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The End of Slavery

in Response to The End of Poverty by Jeffrey Sachs

The answer is inherent in the question. How you phrase the question determines the answer. Jeffrey Sachs' book, The End of Poverty, defines the problem, as he sees it, in the title. Poverty is the condition of being poor, and derives from pauper, defined as an impoverished person, a beggar, one who gets little.1 It's up to the developed world to give impoverished people the means to bring themselves out of poverty through economic development. We should do this, not just out of generosity or morality, but also because it will create a world in which more is available to many, and which will be better for us in the long run.

In this essay, I would like to redefine the problem, and show that the world Jeffrey Sachs envisions is impossible – not because it's too ambitious, but because it's not ambitious enough. Slavery is the denial of freedom to use your labor to meet your own needs. There are two ways to make a slave – one is to take a people away from their land, and the other is to take their land away from a people. No one can produce out of thin air – it requires both labor and resources - land, water, minerals and energy. Without resources, a person is a slave to their own stomach, required to sell the only things they have – their labor, their bodies or their children – for the right to eat.

Access to the products of labor, through money, isn't a natural or "God-given" right. How could it be? Money is man-made, as are material products. "Give unto Caesar what is Caesar's." But the right to the product of your own labor, through access to resources, might be a natural or God-given right. If this were so, the problem wouldn't be that those without money are lacking; it would be that those of us with money are taking what we have no right to – the product of someone else's labor. We're participating in the conspiracy to defraud humanity of its most fundamental right with every transaction, when we recognize the usurpers of the world's resources as the rightful owners. The blind eye we turn to land-rights and water-rights, as if they don't concern us, buys us the ability to consume without the labor of producing. Since the top 20% of the world's economy consumes 86% of the products of labor and resources, it requires the labor of four people who have no right to the products of their labor to support each of us who are consumers.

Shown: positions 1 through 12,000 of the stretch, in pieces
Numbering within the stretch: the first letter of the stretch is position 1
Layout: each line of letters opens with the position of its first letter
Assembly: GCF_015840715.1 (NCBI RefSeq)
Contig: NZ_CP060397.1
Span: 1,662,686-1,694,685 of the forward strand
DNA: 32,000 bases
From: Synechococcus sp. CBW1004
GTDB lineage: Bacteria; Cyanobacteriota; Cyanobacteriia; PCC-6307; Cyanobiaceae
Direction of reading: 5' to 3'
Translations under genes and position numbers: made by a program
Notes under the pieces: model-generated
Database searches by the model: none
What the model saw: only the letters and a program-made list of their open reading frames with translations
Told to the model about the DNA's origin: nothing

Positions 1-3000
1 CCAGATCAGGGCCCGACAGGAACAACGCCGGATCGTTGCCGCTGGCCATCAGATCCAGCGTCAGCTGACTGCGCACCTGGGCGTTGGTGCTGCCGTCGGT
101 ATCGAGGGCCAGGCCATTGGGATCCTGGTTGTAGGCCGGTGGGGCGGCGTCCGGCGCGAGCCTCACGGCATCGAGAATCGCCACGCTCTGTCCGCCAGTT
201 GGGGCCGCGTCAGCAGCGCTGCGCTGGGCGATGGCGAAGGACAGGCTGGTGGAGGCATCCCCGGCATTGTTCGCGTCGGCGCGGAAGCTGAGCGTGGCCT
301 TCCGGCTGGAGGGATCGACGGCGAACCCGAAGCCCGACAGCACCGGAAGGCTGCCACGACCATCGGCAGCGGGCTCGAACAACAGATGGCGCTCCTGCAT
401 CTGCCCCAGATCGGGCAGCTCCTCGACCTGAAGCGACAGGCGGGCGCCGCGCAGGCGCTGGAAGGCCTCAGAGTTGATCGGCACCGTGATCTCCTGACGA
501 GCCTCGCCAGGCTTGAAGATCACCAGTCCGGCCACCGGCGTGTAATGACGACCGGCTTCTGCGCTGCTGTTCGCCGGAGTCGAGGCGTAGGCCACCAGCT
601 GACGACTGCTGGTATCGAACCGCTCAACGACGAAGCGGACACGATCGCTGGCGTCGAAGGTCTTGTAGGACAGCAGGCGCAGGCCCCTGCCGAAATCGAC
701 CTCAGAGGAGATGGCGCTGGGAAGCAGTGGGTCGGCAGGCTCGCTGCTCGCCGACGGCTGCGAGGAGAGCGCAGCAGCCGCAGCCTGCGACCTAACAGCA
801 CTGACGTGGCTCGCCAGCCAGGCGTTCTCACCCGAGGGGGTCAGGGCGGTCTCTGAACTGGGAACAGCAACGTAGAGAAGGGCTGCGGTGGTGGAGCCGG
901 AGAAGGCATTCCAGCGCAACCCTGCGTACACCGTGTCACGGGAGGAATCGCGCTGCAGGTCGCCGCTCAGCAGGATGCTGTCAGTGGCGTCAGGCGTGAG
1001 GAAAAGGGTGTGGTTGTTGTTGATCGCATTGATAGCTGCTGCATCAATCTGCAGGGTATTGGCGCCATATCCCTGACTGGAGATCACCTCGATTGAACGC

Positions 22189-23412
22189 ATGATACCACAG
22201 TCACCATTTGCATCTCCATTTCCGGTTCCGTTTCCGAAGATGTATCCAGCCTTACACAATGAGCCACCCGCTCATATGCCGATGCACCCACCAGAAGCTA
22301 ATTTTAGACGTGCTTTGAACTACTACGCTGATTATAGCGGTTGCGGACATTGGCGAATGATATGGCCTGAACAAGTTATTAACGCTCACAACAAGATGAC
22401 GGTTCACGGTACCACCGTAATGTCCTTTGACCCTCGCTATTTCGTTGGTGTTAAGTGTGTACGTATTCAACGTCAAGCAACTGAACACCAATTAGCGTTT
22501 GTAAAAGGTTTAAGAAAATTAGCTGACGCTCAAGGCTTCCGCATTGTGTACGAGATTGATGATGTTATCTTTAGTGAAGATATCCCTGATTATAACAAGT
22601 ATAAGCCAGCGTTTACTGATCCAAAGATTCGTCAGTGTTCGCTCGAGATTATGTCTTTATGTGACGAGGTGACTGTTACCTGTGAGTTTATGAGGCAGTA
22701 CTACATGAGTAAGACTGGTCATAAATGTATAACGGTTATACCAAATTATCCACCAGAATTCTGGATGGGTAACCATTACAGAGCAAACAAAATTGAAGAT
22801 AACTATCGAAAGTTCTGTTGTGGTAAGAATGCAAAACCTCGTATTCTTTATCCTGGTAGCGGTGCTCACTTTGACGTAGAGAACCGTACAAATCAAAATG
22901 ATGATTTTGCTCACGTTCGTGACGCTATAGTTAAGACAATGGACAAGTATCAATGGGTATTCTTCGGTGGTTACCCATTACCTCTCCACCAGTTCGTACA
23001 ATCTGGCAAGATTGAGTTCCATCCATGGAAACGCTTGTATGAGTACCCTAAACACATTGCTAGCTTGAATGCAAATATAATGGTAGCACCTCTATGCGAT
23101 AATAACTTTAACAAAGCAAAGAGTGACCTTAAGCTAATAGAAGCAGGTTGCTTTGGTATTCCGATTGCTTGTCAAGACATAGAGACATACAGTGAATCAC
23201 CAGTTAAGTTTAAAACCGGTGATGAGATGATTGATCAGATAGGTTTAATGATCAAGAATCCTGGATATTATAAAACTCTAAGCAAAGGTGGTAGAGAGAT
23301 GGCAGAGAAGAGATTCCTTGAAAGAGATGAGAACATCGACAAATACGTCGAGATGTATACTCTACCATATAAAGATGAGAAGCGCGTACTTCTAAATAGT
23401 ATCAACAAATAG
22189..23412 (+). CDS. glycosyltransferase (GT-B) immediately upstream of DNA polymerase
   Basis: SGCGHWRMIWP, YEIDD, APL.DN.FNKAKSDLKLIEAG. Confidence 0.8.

Look at Jeffrey Sachs' information, and then analyze it "as if" equal access to resources is a God-given right. There are many disturbing questions raised by this premise, like what it would mean for us. But black slavery in the United States would never have ended if the first requirement was a plan acceptable to the whites. The first question is whether it's right or wrong – a tolerable social situation, with a little reform, or absolutely intolerable for a moral society. For a handful of people, it wasn't enough to improve the conditions of slaves. These few, and their conviction that it was wrong, proved irrefutable in the course of history, despite the price in blood. There are ways, I think, that we could end global slavery without blood or without sacrifice of what we need, or even of what makes us happy. But first we need the conviction that it's wrong, no matter what it means for us. The soul is a solitary cell, which each person enters alone. Walk in now, and weigh the evidence in your own heart. When you walk back out, one way or the other, you'll be free. And freeing yourself is the first step to ending slavery.

1 Chambers Dictionary of Etymology, p.766.